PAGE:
The Uniform California Earthquake Rupture Forecast Version 2 (UCERF 2) and its Effect on the National Seismic Hazard maps (Abstract)
by E. Field, T. Dawson, K. Felzer, A. Frankel, V. Gupta, T. Jordan, T. Parsons, M. Petersen, R. Stein, R. Weldon, and C. Wills
E. Field, T. Dawson, K. Felzer, A. Frankel, V. Gupta, T. Jordan, T. Parsons, M. Petersen, R. Stein, R. Weldon, C. Wills (2008). The Uniform California Earthquake Rupture Forecast Version 2 (UCERF 2) and its Effect on the National Seismic Hazard maps (Abstract). SMIP08 Seminar on Utilization of Strong-Motion Data, p. 1 - 2.
The Working Group on California Earthquake Probabilities (WGCEP) has developed the Uniform California Earthquake Rupture Forecast version 2 (UCERF 2). This model was developed by the USGS, CGS, and SCEC, with significant support from the California Earthquake Authority. The time-independent model was developed jointly with the USGS National Seismic Hazard Mapping Program (NSHMP). As with past WGCEP and NSHMP efforts, the model depends on accurate fault locations and slip rates. This study updated fault locations based on the SCEC Community Fault Model and slip rates based on recent studies. The overall fault slip across the region was constrained by GPS deformation rates and long term plate rates. The resulting model is consistent with moment rates from GPS, long term plate tectonic models, and historic seismicity. A careful analysis of historical seismicity rates revealed an over-prediction of the rate of M>6.5 earthquakes in previous models, which we reduced to a 30% over prediction in UCERF 2 (within observed 95% confidence bounds).
Our study differs from previous WGCEP efforts by: 1) reporting earthquake probability for the entire state of California; 2) using uniform methodology across all regions; 3) compiling and using updated, uniform, and publicly accessible statewide data; 4) developing new methods to make models more rigorously adherent to observational data; 5) implementing in a modular (object-oriented), extensible framework, so that alternative logic-tree branches can easily be investigated and future updates can be quickly accommodated as new data and methods emerge. Advice and comment from the scientific and engineering communities was sought regularly through open meetings and workshops. Time-dependent probabilities were applied to fault-based sources using an empirical model (where long-term earthquake rates were adjusted according to any recent changes in observed seismicity) and using an elastic-rebound-motivated renewal model on major faults where the date of previous event was known.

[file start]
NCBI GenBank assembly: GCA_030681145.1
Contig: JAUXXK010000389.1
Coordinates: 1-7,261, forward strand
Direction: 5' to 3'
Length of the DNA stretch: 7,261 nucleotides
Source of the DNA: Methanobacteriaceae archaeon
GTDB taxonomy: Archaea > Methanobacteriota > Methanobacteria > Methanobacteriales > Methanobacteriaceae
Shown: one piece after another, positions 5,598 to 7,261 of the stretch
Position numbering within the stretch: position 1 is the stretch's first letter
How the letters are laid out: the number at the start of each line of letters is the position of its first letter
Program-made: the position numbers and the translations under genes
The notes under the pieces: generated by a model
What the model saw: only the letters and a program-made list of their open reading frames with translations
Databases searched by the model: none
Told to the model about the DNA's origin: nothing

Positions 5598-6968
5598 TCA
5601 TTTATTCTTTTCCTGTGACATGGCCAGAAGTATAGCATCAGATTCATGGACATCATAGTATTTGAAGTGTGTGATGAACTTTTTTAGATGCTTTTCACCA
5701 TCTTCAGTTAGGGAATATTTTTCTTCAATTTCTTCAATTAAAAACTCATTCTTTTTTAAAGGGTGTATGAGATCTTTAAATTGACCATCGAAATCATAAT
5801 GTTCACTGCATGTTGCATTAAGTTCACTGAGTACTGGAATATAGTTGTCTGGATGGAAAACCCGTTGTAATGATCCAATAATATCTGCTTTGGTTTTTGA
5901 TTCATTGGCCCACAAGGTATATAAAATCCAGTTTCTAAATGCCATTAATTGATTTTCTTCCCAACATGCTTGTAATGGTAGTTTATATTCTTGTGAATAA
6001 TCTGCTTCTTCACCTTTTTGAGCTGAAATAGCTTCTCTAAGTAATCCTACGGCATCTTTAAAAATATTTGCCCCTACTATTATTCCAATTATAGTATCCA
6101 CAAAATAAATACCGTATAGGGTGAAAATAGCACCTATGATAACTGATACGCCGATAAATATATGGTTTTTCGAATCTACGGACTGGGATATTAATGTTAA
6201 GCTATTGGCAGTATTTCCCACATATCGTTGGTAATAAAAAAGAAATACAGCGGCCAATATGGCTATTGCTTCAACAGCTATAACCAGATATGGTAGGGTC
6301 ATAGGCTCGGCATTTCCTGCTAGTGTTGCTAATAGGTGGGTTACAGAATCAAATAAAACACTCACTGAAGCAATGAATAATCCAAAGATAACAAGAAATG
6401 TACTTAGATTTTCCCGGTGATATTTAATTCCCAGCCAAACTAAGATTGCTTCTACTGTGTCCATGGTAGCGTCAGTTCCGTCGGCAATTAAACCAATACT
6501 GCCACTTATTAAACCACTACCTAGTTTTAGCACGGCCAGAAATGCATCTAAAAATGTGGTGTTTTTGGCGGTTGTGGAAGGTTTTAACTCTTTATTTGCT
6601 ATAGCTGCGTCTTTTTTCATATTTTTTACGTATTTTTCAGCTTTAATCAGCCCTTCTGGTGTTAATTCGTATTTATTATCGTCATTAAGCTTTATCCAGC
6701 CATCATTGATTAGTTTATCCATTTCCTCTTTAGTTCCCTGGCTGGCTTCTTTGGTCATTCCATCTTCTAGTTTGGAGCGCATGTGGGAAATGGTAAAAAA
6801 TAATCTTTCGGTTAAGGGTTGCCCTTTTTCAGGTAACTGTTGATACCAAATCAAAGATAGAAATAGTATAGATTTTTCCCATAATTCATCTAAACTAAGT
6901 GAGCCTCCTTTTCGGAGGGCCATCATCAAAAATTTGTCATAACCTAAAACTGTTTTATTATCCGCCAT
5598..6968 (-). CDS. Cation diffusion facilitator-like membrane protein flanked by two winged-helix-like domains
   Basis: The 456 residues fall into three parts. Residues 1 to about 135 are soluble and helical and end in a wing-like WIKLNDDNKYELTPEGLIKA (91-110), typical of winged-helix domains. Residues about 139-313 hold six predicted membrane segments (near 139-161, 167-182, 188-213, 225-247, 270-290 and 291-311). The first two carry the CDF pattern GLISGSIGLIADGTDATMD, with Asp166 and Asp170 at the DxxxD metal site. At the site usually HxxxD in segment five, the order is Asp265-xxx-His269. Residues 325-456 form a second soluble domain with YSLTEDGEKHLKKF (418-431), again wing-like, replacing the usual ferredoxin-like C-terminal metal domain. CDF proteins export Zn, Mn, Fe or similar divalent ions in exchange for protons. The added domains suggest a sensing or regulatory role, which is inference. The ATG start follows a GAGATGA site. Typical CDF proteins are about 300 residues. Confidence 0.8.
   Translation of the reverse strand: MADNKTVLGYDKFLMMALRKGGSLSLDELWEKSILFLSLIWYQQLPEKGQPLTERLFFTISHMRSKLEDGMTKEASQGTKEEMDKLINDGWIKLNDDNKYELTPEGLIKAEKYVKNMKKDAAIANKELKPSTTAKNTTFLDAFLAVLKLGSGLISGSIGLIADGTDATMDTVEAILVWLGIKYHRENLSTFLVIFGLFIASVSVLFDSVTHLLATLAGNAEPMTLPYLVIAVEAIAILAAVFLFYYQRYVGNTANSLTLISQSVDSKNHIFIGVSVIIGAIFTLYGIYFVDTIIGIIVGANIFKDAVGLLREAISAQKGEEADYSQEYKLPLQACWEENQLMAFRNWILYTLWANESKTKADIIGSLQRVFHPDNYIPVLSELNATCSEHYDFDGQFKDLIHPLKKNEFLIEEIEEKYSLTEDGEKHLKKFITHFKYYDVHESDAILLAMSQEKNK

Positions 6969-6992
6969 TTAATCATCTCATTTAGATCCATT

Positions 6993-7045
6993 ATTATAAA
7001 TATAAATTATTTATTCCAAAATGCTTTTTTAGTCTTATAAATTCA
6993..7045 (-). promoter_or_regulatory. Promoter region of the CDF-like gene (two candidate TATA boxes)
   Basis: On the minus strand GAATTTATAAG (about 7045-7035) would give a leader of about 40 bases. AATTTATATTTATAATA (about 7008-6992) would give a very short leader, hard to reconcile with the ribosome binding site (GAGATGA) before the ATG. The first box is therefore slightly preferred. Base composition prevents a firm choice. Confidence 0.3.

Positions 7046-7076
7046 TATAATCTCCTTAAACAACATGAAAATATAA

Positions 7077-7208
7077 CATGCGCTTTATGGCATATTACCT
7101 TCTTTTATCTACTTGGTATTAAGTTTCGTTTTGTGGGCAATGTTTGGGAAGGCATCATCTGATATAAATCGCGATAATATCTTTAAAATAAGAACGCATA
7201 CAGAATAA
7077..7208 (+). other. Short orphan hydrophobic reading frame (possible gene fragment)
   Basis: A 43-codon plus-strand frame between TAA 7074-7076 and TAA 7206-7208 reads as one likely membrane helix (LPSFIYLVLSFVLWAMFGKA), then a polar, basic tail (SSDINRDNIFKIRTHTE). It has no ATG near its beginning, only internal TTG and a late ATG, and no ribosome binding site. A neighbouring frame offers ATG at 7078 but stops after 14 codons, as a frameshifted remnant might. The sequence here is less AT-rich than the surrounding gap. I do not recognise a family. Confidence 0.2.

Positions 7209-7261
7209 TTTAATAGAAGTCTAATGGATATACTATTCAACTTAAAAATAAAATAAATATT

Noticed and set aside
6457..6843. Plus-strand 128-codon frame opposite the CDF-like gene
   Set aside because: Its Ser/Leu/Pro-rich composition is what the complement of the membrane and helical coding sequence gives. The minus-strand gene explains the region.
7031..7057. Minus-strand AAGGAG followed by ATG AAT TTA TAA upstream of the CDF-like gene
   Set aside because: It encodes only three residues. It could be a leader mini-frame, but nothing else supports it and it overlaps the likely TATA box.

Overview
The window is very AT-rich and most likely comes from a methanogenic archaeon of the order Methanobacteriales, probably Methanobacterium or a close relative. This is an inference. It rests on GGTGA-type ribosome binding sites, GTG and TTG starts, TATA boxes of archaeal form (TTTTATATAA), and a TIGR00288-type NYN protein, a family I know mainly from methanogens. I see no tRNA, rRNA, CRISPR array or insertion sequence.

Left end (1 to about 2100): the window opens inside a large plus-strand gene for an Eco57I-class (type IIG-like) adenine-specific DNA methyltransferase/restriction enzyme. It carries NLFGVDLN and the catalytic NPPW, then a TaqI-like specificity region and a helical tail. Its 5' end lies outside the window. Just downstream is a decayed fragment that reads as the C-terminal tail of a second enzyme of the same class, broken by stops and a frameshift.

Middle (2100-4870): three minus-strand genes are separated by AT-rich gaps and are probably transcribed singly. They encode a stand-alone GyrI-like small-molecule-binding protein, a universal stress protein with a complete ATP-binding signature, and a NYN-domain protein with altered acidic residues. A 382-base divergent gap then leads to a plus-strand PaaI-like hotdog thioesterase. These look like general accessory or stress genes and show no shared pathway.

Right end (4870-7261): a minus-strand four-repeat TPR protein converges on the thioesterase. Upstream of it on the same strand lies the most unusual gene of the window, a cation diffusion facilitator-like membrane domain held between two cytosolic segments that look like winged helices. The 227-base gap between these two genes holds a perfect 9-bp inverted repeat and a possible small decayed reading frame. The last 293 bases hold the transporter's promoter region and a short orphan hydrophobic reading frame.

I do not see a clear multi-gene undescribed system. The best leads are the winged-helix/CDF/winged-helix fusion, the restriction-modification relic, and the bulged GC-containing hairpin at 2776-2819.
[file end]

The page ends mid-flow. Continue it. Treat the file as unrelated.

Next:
Although UCERF2 is more complete and more consistent with geologic and seismic data than previous models, there are aspects of the model that we believe need improvement in the future. These include: assumptions regarding fault segmentation, the lack of fault-to-fault ruptures, and the lack of earthquake triggering and temporal clustering effects.
The UCERF2 served as the input fault model for calculation of the California portion of the National Seismic Hazard Map. The 2008 hazard maps are significantly different from the 2002 maps in many parts of the United States. The new maps for the Western United States indicate about 10-percent reductions for 0.2-s spectral acceleration and peak horizontal ground acceleration and up to 30-percent reductions in 1.0-s spectral acceleration at similar hazard levels. Most of the changes in the new maps can be attributed to the introduction of new attenuation relations for crustal and subduction earthquakes; however, changes to the fault and seismicity parameters also can be significant. In California, the ground motion calculated for the same hazard level increased up to 10 percent near major faults and up to over 15% in the Santa Barbara area and above the Cascadia Subduction Zone for 0.2-s spectral acceleration and peak horizontal ground acceleration. For 1.0-s spectral acceleration ground motions calculated for the same hazard level are lower everywhere except above the Cascadia Subduction Zone, but decrease less in the Santa Barbara area and the Mojave Desert, where the fault model was modified to reflect increased slip rates or new fault models.